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Health Care & Life Sciences / Life Science & Biotech

Despite exchange roller coaster, WellPoint says it's all going according to plan

January 29, 2014

Since the Obamacare exchanges' failure to launch in October and November, there have been fears that insurers' could lose their shirts in these new marketplaces, leading to a self-destructing pattern of rate hikes that would discourage healthy people from signing up.

Those are still legitimate concerns, but new numbers released by WellPoint today put a rosier cast on the situation.

As of last week, more than 400,000 customers had purchased health insurance from WellPoint via the Obamacare exchanges—more than the Indianapolis-based company expected.

And those customers aren’t any sicker or older than WellPoint predicted—so WellPoint still forecasts a small profit from them.

This is an important report for WellPoint, because the company is heavily invested in the exchanges.

It’s also an important report for Obamacare, because if WellPoint still thinks it can make a profit there, it suggests other insurers will stay in the game too.

“The volume that came in, in the month of December, early January, was much more than we could have ever anticipated,” said WellPoint Chief Financial Officer Wayne DeVeydt during a conference call this morning.

DeVeydt reitered that WellPoint still expects to earn profits of 3 percent to 5 percent this year on its exchange customers. That’s because—even though its 400,000 customers so far have been older and sicker than its typical individual customers in the past—WellPoint priced its products higher to account for those trends.

As an example, DeVeydt noted that WellPoint’s policies cost 20 percent to 30 percent higher than its competitors in some large cities. (That does not appear to be the case in Indianapolis, where the only other insurer, MDwise Inc., is typically the higher-priced plan.)

WellPoint is winning about the same sized chunk of market share in the exchanges as it had before in individual markets. And about two-thirds of its exchange customers were eligible for an Obamacare subsidy—similar to the individual market before.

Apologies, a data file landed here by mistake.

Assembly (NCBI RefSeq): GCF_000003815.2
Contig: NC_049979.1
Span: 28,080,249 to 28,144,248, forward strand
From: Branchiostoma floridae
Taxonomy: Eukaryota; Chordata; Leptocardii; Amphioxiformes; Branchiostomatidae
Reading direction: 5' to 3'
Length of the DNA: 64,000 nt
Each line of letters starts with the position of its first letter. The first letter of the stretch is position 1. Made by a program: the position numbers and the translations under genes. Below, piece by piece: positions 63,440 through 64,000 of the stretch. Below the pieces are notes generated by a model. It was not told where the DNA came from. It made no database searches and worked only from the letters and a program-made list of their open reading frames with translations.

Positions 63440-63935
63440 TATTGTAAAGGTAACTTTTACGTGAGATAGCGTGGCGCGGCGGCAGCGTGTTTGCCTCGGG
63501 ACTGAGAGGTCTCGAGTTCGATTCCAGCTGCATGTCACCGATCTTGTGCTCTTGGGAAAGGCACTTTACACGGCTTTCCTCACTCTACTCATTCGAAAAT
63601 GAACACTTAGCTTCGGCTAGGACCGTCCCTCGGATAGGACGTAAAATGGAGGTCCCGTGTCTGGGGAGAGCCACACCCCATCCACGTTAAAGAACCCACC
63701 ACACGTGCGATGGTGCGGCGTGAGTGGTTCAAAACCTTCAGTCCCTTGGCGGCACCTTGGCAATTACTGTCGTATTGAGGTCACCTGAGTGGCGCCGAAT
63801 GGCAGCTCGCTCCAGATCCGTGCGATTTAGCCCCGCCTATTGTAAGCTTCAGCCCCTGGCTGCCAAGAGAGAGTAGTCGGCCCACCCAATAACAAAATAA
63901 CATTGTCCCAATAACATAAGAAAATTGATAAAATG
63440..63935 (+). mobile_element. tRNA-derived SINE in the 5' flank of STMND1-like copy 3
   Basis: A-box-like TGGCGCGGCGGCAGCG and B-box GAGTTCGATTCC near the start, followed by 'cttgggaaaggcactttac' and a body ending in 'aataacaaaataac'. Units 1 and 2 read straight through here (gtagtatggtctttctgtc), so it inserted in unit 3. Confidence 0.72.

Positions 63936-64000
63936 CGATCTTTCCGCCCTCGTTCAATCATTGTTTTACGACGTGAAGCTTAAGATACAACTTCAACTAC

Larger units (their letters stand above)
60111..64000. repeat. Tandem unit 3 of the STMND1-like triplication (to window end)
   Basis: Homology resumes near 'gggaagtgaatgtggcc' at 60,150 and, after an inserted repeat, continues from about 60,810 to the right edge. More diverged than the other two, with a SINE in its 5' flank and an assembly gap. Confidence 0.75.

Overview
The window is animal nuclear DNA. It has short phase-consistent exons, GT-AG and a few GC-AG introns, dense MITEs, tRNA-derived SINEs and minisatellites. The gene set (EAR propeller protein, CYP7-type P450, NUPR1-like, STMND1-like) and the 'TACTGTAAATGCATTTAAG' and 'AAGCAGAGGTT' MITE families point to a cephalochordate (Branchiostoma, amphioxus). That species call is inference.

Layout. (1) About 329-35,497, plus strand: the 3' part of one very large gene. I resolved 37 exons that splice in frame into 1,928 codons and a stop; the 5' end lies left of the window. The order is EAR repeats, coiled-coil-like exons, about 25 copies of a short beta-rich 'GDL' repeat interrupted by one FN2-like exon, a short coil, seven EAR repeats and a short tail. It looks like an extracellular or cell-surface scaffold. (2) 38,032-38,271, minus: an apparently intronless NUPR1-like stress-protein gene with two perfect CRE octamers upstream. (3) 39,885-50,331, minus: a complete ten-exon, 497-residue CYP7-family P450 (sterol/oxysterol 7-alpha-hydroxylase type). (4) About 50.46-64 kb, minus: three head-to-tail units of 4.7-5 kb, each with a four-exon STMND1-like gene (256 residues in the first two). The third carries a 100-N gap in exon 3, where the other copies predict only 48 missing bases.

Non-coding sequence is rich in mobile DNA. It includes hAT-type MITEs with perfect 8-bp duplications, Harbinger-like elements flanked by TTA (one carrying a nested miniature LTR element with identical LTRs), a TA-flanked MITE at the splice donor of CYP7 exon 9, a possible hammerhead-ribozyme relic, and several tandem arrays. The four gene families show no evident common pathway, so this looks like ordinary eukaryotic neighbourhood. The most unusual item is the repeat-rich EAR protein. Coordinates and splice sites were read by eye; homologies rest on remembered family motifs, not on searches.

Because its strategy has played out as planned, WellPoint CEO Joe Swedish remained positive on the impact of the exchanges on WellPoint’s business.

“While it is early, we are encouraged by the level of applications we received and the indicators that profile our risk pool,” he told investors this morning. “We believe our strategy and investment for exchanges, which are based on proprietary research and data-driven processes, are serving us well.”

What we don’t know is how many of its previous customers WellPoint is losing—both individuals that are choosing another insurer and small businesses that are coverage and dumping their employees into the exchanges.

That latter issue, as I wrote about last week, is real. And this morning, WellPoint officials concurred.

“There is dumping occurring for 2014,” Swedish told investors. But, he added, “We now believe this risk appears lower for 2014 than we originally anticipated.”

So it’s hard to tell if WellPoint’s gains on the exchanges are greater or less than its losses elsewhere. As I wrote about in December, some analysts have predicted that WellPoint will lose money overall on Obamacare this year.

But if it’s not losing money on the exchanges themselves, that means WellPoint isn’t likely to hike prices aggressively at the end of this year, scaring away young and healthy customers.

That’s encouraging news for those who would like the Obamacare exchanges to remain a viable option for customers, rather than a death spiral or a second-rate market avoided by everyone with another option.

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